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12:00 AM
[rubberduck-vba/Rubberduck] 7 opened issues. 2 closed issues. 16 issue comments.
[Minesweeper] Games Played: 157, Bombs Used: 116, Moves Performed: 22338, New Users: 12
It's funny, 10 years ago I might as well have tweeted that. The journey to database-ing thus began, with MS Access. Felt a bit dirty, like cheating on Excel.
12:42 AM
@MathieuGuindon You could ping him and try to point him on the path to enlightenment.
Nah, it looks like they are already on their way there
I mean, if you're coming from Excel and you know enough about databases to know what primary and composite keys are, the vlookup/join analogy does have some appeal.
1:20 AM
Makes sense. And again, not everyone has Office Pro with Access.
And a non-techie wouldn't know that SQL Server is free.
@MathieuGuindon Excel knew you need to get more out of the relationship and is open to new things.
and now Excel is best buddies with Access SQL Server
1:49 AM
That talk sums it up really well.
@MathieuGuindon watch that talk and you'll then be able to accept your title of Industry Disruptor.
clicks the play button
1 hour later…
2:52 AM
You accept your title yet?
3:06 AM
3:20 AM
I just need to use it every day. You'll just get used to it.
3:31 AM
^ psst Mug.
My secret is I didn't know anything till I started coming to the pond.
Everything about Excel I learned from Mug.
4:11 AM
^ not true
(but, thanks :)
1 hour later…
5:54 AM
Night pond.
1 hour later…
6:57 AM
Reading cpearson.com/excel/FindAll.aspx it strikes me as strange how there’s lots of header comments and If fooBar = True in his code. It that just a product of the time when Chip wrote the code?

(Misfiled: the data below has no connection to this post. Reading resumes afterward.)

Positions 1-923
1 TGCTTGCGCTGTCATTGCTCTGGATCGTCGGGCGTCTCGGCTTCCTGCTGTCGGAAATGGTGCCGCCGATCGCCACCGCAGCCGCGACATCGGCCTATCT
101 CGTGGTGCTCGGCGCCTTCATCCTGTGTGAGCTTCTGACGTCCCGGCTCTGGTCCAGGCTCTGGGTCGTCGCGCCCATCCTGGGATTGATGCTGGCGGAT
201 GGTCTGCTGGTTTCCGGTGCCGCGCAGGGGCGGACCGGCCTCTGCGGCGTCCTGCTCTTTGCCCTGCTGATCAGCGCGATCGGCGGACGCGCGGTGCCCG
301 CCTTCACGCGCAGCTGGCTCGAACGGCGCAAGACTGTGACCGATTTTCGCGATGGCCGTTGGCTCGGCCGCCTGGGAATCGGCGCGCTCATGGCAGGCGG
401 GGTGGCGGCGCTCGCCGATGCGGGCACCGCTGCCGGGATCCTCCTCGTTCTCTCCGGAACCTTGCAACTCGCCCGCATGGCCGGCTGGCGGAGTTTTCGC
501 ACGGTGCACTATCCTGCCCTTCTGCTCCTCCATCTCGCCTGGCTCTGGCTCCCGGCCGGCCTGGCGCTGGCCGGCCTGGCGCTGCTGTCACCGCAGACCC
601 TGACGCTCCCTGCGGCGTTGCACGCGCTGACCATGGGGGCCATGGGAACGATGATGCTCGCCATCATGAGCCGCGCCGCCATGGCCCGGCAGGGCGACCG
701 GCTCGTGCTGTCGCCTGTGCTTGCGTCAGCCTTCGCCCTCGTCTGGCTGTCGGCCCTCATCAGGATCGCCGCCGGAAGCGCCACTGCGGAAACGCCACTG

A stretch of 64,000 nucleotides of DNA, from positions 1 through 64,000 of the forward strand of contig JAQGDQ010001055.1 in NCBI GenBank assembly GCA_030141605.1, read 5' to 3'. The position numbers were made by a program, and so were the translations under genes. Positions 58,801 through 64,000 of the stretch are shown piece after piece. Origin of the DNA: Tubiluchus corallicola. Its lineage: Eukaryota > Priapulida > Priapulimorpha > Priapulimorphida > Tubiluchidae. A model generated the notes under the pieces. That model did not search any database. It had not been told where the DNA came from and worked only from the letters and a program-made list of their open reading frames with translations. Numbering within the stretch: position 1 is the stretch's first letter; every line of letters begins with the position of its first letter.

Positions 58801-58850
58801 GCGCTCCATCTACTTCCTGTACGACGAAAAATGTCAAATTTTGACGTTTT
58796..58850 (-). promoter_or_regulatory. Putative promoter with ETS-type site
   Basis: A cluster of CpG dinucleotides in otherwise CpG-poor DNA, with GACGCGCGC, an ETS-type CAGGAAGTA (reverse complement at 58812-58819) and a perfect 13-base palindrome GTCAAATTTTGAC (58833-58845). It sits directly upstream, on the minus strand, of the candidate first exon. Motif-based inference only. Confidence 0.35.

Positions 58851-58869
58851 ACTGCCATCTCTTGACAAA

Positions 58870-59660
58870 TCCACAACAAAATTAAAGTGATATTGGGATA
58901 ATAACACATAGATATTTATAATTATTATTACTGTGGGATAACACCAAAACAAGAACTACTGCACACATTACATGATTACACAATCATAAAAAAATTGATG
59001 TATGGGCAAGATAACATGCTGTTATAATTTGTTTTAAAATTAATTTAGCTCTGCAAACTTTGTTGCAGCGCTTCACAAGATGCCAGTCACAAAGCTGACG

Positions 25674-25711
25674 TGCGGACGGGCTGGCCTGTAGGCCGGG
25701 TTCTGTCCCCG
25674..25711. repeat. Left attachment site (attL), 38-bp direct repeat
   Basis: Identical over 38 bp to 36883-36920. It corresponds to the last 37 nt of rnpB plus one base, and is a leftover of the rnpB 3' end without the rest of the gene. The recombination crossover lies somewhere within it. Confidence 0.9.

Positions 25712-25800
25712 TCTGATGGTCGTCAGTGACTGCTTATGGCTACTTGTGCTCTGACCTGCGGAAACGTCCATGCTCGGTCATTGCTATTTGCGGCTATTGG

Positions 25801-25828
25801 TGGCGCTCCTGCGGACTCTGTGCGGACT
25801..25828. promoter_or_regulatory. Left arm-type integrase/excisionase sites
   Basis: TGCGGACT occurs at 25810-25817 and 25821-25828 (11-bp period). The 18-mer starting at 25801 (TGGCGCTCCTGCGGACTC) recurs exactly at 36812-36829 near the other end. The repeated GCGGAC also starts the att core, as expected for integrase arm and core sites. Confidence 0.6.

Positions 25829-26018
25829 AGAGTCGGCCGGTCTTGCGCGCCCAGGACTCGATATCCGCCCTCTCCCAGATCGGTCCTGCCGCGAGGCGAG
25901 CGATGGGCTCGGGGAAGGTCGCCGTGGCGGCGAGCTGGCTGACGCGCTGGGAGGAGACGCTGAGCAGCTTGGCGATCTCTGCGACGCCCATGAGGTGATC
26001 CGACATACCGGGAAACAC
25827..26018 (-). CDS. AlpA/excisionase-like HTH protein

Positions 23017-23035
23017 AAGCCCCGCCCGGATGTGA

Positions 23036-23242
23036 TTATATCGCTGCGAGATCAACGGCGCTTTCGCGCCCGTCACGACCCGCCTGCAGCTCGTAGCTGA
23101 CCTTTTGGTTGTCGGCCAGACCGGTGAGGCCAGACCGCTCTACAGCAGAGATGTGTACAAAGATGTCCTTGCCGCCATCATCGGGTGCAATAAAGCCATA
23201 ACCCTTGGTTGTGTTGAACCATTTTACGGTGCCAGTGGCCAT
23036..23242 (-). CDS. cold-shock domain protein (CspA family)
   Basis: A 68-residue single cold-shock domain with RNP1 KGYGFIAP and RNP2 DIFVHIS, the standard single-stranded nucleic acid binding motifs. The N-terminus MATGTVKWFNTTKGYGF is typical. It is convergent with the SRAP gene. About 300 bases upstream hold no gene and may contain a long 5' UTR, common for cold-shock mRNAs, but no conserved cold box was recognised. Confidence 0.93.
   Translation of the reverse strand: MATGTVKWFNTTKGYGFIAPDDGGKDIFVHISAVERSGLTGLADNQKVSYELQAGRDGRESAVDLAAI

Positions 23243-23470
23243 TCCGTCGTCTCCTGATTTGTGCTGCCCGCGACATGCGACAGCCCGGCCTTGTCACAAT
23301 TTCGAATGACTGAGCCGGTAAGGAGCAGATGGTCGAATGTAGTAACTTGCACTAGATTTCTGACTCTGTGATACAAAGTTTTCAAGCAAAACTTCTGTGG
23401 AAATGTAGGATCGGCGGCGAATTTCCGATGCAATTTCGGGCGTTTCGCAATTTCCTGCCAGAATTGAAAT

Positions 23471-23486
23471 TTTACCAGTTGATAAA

7:53 AM
> No, that's the only finding in that sub.
> Yes, it has a 'surveys' sheet, and it was the active XLSM (not the .XLAM addin as I first reported) so indeed Activeworkbook would find such a sheet. I'll close this.
> Thanks, yes, I remember now, I was told before about that class. I had been confusing it with other userform events where Cancel is defined as Integer.
2 hours later…
9:39 AM
Q: Assign string to select cell

Adam CollierI have 2 combobox's combobox 1 lists company's combobox2 then pulls in data listing items sold by those company's I now need combobox2 to take the selected choice by the user, and put it into (sheet name)Branding cell A8 (this is the main sheet the users sees. this is my current code Private S...

1 hour later…
10:50 AM
> Just an FYI, here (exceldevelopmentplatform.blogspot.com) is a rather interesting blog about using python and VBA together. Recently, the author has been using python reflection to provide some amount of reflection in VBA. An interesting concept, certainly not the right tool for every problem, but I like that someone is playing like this!
11:07 AM
@IvenBach I think it's definitely a product of time -- the idea of refactoring your code was either too new or wasn't developed into a concept yet. We had the object-oriented paradigm but not so much the approach toward managing code changes well.
As a matter of fact, I was reading a book written in early 2000s and the attitudes was roughly the same; I went WTF a lot when they presented their procedural samples as "flexible" and "easy to adapt", among other descriptors.
11:49 AM
> Something is off about this inspection though - the passing tests indicate that it's basically issuing results for exactly the opposite of when it should be doing that: this inspection produces 100% false positives, ...and 100% false negatives.

I tweaked it a bit last night to fix the false positives (adjusted the tests accorsingly), and got failing tests for the two situations it *should* be issuing a result:

- Unqualified `Sheets` or `Worksheets` member call in the `ThisWorkbook` modul
@this the problem is that while the rest of the programming landscape spent the last 25 years evolving, VBA practices somehow remained frozen in time.. until some ducky came along
12:09 PM